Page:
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Look at Me

Movies | Director Agnès Jaoui turns our expectations on their head, both in character and plot development

Issue: "Senate wars over judges," May 14, 2005

Look at Me is a new film that is French in the best sense of the word. French cinema is often justly vilified for being vague, tedious, and meandering. Look at Me turns those negatives to positives-it's subtle, moving, and surprising.

Look at Me (rated PG-13 for brief language and a sexual reference) was written by the husband-and-wife team of Jean-Pierre Bacri and Agnès Jaoui. Both also star in the film, and Ms. Jaoui directs. Mr. Bacri plays Étienne Cassard: successful novelist and publisher, a man in whose circle many aspire to be, through a combination of awe and self-interest. Yet Étienne is also a colossal boor who steps on and abuses everyone around him. His eldest daughter, Lolita (played by Marilou Berry), is the one person in Étienne's orbit who's there by obligation rather than choice.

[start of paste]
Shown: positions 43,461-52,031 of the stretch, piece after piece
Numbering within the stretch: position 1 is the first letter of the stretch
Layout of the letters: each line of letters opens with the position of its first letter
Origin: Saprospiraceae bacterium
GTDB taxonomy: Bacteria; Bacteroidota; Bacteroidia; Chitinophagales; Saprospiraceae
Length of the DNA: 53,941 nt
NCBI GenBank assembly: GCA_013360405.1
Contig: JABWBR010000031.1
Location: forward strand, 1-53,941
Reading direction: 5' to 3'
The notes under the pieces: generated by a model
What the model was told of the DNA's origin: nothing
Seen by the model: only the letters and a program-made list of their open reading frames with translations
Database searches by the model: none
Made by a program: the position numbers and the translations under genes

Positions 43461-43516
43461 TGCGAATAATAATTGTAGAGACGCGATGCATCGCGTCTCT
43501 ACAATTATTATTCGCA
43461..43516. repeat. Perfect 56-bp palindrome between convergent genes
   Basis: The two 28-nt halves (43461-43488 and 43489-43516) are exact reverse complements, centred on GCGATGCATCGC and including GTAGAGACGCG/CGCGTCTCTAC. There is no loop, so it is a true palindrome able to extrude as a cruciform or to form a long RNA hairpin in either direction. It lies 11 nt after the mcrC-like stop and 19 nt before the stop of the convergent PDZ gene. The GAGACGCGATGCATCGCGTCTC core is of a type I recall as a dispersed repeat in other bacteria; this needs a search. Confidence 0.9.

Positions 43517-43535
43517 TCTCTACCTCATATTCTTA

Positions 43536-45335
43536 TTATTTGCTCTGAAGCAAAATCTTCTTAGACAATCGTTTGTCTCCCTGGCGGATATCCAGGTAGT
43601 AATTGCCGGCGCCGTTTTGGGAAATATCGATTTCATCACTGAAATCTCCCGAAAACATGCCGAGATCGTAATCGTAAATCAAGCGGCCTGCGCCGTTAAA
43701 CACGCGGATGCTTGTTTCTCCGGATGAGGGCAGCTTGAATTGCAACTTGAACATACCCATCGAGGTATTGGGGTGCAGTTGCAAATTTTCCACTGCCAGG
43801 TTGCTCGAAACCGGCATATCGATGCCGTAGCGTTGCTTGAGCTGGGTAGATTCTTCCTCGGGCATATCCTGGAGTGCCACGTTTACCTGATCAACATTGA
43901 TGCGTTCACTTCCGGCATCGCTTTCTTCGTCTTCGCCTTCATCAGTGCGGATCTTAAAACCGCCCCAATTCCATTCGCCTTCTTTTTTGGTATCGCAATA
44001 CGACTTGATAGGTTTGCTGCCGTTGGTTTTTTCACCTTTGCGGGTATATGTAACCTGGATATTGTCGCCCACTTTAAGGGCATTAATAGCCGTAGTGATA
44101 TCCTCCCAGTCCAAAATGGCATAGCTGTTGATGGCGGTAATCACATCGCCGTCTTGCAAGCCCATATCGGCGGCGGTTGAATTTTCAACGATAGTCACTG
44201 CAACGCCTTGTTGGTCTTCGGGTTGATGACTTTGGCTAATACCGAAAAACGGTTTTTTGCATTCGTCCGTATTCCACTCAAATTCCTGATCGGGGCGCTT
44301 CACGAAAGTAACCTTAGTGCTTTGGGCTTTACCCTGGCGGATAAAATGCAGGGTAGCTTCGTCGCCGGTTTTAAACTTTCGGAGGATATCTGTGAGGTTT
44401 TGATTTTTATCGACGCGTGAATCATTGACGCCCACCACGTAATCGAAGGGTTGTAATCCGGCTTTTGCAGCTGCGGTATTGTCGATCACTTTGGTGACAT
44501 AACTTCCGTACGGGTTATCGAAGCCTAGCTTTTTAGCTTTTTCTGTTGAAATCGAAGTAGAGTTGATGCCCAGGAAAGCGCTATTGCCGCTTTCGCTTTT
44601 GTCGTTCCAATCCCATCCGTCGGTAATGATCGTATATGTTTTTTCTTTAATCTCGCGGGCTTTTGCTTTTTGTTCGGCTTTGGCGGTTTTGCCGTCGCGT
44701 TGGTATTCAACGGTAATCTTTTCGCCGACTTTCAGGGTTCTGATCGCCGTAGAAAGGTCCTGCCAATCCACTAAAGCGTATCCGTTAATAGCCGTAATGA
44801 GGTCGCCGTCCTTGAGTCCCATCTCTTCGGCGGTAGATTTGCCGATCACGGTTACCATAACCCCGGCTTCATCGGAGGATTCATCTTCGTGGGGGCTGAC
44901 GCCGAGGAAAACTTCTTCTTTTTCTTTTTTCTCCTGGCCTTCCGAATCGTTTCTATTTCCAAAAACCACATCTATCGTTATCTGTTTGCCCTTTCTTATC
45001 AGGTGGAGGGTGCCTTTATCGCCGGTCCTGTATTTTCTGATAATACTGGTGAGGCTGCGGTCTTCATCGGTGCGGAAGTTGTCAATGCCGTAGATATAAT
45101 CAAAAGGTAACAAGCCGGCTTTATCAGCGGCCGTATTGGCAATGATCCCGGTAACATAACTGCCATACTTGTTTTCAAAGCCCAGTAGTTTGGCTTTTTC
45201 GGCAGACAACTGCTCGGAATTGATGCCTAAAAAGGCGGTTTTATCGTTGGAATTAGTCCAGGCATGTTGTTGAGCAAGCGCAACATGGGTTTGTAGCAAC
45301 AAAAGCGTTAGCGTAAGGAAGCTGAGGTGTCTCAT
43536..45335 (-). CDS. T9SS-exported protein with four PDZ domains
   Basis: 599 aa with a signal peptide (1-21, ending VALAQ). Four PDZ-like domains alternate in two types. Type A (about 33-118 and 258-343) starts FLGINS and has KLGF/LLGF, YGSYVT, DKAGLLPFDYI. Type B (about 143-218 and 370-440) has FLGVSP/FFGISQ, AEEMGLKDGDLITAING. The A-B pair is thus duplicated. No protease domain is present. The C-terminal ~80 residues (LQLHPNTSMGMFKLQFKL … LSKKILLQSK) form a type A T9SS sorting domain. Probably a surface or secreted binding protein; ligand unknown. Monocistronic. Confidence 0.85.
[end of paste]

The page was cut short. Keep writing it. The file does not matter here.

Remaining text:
Lolita is a familiar figure in film. She's overweight, plain, and unpopular. Like her father, other people tend to look through or past her. Lolita is often miserable, regularly frustrated by unrealized dreams. Yet this is where Look at Me gets interesting. An American film would tend to follow one of two paths. A Hollywood production would make Lolita's story one of inspirational self-discovery, complete with a makeover, a hot boyfriend, and a final scene of crowning triumph (see anything by Hillary Duff). An American independent would likely wallow in grotesquery, heaping horror upon horror on Lolita and making the people around her into monsters (see anything by Todd Solondz).

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Instead, Ms. Jaoui has made a film that examines the subtleties of self-perception and appearance. Lolita, in her misery and self-pity, is often as adept at pushing people away and crushing good intentions as is her egotistical father.

The pleasure of Look at Me is found in Ms. Jaoui's ability to turn our expectations on their head, both in character and plot development. Her reliance on small slights and offhand remarks, rather than grand atrocities, gives her characters the depth of real people.

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